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A cloud is the single most important acoustic treatment. Change my mind.

dfuller

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Given that almost all non-coaxial speakers have pretty nasty cancellations around the crossover(s), it stands to reason that fairly heavy absorption hanging from the ceiling to heavily reduce the ceiling ER is much more important than any side wall or rear wall treatment, regardless of horizontal directivity behavior. Even with coaxial designs, I'd consider it quite important.

It is immediately audible hanging a cloud in a room that has a reflective ceiling - everything gets "tighter" and the soundstage becomes much clearer and less fuzzy.
 

middlemarch

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Sounds like a great idea, do you have an example of such a cloud, something family members might approve of?
 

Boss96

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I agree, I put one in my studio not expecting much but almost immediately heard a nice increase in clarity
 

SDC

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Cloud is really good. It saves space. Absorbs vertical errors and modes.

Only problem is how to hang such heavy thing up there...
 

Randyman...

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A few 2'x4' sheets of 4" 703 wrapped with Guilford of Maine fabric = easy peasy - and not that heavy. And yes - HUGE improvements in the mid/high focus. I agree this is likely more substantial than even treating 1st reflection points on the walls (severity of your particular room not withstanding). Likely more true for us poor saps with lower ceilings.

I can say for sure - ceiling clouds are a fantastic improvement for drum sounds as well - even with drum-rooms with higher ceilings. Right above my kit, I have a 12" deep 4' x 8' hard-topped cloud stuffed with pink fluffy, and it is effective all the way down to the upper bass. But that one weighs alot :) (hung approx 2' from the 11' concrete ceiling with eyelets and wire). Got some advice from John Sayer's forums for that one many years ago. It has been thoroughly enjoyed.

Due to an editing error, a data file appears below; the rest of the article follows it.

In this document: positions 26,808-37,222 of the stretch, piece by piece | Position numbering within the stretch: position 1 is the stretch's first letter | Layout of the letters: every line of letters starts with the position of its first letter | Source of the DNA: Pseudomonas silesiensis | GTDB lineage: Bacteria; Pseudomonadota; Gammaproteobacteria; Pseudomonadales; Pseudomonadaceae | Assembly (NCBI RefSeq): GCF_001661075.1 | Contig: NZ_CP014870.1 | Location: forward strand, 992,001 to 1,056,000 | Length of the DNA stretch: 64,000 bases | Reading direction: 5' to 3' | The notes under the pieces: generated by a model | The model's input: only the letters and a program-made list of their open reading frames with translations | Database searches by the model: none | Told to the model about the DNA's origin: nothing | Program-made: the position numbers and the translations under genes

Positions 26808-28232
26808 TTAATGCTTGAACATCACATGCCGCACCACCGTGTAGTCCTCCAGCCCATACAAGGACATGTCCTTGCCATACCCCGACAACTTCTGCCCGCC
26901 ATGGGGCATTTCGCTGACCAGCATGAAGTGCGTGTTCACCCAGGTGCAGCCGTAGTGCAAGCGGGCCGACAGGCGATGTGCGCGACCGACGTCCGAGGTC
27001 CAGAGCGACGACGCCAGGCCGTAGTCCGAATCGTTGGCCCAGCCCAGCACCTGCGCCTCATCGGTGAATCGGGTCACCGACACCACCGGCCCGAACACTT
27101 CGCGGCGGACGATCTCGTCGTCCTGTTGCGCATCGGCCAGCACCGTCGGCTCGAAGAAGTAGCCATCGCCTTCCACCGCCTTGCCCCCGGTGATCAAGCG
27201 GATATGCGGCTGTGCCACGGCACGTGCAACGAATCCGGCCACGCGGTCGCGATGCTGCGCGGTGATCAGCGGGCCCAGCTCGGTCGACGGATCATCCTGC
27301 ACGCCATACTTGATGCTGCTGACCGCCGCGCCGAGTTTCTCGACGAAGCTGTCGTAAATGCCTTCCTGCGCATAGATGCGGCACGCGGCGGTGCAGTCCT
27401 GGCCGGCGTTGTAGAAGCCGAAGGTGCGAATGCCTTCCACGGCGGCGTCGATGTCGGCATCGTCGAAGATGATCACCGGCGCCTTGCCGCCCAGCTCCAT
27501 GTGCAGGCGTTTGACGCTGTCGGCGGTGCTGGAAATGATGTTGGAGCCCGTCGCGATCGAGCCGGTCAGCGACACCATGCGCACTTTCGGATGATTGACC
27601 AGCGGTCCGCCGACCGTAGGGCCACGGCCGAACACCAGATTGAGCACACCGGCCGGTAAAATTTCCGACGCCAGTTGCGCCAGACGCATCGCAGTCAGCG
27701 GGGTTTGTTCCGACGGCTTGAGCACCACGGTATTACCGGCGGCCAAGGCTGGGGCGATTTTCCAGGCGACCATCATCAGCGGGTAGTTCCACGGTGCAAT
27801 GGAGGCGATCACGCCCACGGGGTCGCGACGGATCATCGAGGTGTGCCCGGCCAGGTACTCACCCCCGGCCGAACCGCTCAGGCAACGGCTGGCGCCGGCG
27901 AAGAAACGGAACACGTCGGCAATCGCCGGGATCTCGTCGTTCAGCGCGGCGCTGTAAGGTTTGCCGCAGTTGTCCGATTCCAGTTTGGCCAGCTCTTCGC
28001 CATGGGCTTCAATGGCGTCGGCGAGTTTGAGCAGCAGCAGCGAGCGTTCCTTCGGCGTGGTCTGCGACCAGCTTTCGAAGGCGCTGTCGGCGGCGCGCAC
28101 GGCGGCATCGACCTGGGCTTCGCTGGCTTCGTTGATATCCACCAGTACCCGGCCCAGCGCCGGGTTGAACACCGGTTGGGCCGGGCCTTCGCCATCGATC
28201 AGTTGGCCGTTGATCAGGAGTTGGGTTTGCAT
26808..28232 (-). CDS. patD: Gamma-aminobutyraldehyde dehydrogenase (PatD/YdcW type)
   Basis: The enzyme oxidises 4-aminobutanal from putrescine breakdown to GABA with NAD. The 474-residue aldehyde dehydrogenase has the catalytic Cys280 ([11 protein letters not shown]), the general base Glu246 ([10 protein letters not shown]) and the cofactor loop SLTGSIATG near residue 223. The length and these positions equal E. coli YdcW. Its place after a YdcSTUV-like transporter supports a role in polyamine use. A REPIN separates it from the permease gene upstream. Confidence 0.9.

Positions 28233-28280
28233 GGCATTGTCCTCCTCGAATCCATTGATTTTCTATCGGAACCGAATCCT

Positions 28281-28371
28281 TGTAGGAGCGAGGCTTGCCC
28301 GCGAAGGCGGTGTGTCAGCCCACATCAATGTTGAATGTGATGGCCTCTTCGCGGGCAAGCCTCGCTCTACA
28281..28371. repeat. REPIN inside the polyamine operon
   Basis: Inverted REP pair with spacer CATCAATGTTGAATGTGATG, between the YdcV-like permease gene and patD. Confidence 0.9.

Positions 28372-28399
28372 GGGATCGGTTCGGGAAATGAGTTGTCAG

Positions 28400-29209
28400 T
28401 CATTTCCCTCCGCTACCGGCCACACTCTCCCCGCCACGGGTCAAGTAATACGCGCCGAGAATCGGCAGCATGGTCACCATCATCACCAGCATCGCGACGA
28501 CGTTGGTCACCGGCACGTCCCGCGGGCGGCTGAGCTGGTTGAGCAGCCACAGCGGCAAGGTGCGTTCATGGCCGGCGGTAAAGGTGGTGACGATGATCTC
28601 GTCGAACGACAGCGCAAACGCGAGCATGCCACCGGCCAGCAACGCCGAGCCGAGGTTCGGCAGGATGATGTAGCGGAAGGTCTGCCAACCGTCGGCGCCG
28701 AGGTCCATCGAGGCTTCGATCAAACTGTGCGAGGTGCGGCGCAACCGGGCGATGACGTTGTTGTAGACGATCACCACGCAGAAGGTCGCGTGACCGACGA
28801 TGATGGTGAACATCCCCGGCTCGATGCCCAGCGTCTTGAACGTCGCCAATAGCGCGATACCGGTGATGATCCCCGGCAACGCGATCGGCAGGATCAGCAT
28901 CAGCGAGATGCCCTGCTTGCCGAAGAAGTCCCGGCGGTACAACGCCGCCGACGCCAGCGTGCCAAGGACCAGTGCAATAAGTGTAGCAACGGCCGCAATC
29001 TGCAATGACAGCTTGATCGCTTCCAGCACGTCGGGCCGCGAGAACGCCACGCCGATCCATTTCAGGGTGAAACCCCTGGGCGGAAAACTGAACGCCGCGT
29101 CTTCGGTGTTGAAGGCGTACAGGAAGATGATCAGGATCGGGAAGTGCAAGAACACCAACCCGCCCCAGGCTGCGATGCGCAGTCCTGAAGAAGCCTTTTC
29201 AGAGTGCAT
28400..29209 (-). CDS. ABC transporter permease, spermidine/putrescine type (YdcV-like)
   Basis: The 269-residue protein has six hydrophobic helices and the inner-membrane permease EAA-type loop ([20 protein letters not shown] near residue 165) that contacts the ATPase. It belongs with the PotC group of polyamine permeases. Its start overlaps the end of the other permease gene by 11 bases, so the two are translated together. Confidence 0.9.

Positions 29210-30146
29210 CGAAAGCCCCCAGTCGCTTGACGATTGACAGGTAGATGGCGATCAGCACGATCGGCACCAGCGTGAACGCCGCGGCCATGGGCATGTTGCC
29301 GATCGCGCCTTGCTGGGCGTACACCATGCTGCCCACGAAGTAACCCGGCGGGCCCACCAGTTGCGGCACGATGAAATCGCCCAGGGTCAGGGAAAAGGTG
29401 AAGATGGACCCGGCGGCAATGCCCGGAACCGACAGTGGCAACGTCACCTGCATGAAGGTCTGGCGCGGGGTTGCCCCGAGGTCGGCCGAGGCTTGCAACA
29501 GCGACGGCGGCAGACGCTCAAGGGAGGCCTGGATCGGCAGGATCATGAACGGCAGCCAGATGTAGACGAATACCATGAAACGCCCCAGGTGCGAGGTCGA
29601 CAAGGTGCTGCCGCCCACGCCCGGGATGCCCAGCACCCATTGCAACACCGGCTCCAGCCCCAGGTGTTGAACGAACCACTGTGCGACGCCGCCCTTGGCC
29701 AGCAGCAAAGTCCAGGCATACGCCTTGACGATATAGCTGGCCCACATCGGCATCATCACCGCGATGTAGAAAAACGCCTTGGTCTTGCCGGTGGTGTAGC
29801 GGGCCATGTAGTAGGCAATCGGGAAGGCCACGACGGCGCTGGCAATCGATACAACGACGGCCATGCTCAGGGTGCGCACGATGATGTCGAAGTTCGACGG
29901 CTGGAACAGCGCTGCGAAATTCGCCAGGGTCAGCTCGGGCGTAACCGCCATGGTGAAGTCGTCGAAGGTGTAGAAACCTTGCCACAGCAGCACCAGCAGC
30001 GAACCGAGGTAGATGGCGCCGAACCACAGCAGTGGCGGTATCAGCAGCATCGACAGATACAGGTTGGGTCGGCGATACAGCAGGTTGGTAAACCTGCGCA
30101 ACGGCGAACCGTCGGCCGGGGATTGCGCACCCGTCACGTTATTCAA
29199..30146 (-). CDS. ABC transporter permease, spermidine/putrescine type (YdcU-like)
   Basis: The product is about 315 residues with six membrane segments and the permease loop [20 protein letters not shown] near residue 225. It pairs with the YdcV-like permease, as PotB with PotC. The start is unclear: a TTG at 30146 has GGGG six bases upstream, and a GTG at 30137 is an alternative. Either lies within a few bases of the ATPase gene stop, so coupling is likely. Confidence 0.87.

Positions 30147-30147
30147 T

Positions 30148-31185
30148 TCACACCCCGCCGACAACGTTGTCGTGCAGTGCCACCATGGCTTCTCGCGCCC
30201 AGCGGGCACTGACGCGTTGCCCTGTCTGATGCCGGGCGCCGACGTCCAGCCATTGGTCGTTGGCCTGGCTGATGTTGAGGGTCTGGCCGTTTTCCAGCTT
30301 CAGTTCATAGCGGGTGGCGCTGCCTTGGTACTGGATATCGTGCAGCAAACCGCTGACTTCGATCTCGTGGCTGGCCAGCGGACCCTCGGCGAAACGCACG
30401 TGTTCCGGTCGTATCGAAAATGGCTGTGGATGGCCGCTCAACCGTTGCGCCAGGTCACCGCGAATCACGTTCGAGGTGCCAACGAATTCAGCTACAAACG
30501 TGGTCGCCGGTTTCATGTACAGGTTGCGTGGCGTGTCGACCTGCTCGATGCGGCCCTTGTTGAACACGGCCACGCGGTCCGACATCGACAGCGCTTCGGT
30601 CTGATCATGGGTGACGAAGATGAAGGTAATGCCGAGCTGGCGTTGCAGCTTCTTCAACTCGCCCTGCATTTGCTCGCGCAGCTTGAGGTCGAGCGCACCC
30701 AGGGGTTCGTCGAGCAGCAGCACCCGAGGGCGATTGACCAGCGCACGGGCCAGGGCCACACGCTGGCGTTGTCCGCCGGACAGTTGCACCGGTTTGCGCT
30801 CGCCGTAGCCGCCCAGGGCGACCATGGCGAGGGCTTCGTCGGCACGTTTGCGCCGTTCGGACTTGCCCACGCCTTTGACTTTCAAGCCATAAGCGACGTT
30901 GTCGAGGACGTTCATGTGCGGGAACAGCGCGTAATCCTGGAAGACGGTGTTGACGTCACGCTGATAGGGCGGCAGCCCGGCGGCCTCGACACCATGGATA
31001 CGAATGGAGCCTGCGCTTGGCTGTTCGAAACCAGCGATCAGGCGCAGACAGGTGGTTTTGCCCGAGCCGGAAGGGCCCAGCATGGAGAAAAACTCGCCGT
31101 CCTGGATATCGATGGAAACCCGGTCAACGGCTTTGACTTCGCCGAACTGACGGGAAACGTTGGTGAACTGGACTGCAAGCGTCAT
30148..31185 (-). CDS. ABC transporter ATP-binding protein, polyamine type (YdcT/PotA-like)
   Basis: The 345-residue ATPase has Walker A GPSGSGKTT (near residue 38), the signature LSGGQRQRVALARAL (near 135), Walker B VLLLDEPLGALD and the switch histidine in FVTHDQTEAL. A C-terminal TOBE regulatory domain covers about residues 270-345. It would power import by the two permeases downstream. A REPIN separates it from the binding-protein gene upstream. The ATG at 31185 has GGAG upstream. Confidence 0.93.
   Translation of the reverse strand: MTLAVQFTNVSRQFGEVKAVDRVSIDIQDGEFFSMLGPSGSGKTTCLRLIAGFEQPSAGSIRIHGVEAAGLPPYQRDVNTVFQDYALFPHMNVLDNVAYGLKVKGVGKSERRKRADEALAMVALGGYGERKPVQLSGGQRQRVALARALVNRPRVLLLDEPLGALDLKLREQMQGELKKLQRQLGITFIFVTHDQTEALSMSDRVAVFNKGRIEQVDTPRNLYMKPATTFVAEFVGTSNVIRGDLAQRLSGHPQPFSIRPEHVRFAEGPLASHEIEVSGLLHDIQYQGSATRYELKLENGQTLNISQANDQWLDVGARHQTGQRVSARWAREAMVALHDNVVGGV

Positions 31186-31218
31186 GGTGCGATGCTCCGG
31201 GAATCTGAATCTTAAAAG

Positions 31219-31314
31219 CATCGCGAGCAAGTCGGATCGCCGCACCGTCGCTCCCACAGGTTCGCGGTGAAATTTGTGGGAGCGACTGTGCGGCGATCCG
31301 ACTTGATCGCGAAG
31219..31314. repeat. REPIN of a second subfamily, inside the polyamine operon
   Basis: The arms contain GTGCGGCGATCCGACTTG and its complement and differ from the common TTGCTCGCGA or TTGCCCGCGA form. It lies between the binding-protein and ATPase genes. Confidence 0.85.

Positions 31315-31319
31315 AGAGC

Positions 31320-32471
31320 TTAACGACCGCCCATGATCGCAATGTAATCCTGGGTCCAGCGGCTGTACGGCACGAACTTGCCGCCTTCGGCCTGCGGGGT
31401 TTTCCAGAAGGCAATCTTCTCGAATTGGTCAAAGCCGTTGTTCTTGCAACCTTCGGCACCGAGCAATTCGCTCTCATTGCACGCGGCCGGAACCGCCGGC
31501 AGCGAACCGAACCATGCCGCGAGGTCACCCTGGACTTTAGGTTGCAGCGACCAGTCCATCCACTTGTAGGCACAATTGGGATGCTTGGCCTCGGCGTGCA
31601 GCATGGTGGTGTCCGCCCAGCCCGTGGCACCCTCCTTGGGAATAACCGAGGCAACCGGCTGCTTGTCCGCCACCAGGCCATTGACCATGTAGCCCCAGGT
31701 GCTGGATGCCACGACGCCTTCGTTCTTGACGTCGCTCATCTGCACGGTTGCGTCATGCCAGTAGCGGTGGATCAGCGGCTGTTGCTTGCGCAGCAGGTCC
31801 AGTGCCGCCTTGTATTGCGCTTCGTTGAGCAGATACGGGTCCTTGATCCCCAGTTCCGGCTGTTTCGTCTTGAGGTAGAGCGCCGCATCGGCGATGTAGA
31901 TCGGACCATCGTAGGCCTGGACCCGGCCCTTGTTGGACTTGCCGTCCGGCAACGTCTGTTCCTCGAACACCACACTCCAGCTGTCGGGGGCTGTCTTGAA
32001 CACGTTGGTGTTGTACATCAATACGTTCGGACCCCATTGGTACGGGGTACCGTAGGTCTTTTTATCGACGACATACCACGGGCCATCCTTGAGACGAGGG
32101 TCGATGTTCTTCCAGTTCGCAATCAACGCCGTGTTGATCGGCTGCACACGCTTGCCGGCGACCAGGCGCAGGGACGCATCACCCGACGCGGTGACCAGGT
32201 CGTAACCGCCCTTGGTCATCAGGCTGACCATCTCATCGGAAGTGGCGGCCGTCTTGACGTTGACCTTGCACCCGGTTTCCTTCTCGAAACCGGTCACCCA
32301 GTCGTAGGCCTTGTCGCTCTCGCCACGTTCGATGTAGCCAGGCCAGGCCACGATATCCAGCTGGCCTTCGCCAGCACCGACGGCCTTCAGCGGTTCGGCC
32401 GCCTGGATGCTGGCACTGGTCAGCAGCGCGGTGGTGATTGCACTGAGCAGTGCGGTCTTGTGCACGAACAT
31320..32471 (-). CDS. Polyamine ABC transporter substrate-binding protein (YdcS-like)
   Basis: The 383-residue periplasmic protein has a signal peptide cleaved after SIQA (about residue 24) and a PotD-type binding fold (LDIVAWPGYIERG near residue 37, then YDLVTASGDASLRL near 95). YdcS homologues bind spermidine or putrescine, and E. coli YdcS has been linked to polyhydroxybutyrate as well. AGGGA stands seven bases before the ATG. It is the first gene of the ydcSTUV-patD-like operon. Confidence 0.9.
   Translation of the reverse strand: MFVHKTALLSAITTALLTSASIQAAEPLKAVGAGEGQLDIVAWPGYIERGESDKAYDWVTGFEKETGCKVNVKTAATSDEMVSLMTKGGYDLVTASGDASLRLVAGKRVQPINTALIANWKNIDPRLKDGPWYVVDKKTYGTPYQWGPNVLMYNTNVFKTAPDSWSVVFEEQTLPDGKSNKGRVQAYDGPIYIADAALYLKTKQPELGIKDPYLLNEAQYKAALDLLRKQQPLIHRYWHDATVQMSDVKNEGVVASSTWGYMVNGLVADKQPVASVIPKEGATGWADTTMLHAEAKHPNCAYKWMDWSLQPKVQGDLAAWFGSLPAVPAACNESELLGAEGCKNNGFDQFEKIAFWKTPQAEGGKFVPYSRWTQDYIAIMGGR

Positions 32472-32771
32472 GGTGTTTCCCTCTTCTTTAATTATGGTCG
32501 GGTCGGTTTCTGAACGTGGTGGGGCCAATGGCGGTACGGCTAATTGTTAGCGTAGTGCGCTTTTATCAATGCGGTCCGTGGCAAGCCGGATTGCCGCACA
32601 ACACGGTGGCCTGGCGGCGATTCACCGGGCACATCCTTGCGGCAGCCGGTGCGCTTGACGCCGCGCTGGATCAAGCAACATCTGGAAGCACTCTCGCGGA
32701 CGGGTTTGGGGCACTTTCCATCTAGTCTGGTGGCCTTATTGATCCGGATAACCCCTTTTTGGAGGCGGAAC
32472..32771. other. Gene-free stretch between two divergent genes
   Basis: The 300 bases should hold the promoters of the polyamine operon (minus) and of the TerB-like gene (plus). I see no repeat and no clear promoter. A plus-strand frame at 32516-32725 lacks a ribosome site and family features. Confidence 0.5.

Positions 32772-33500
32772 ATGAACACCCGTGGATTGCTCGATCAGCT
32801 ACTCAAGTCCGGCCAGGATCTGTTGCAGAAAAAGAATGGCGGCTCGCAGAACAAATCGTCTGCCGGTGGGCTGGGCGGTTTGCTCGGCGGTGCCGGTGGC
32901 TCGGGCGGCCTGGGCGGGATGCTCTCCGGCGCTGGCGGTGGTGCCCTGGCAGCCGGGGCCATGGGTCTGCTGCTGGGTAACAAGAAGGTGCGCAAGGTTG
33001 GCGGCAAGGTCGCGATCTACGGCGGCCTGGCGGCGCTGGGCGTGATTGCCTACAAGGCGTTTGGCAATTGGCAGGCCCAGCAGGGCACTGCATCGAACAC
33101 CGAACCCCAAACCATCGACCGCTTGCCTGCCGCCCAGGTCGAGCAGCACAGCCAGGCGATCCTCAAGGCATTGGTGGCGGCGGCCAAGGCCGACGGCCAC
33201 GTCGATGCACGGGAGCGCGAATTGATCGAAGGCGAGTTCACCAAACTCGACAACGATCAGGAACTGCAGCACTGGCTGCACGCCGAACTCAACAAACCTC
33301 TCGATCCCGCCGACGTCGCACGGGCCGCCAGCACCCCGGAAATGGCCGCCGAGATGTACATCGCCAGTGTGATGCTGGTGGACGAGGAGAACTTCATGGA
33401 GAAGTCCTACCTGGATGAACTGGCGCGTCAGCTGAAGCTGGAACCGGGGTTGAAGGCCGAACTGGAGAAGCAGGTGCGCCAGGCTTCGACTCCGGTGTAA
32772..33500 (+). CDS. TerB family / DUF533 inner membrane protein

sam_adams

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Given that almost all non-coaxial speakers have pretty nasty cancellations around the crossover(s), it stands to reason that fairly heavy absorption hanging from the ceiling to heavily reduce the ceiling ER is much more important than any side wall or rear wall treatment, regardless of horizontal directivity behavior. Even with coaxial designs, I'd consider it quite important.

It is immediately audible hanging a cloud in a room that has a reflective ceiling - everything gets "tighter" and the soundstage becomes much clearer and less fuzzy.

Please provide before and after measurements to back up these assertions. Thanks.
 

IPunchCholla

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My ceiling is sheetrock over 9+inches of insulation... so would a simple dense barrier... say felt on top of acoustic absorbing substrate work?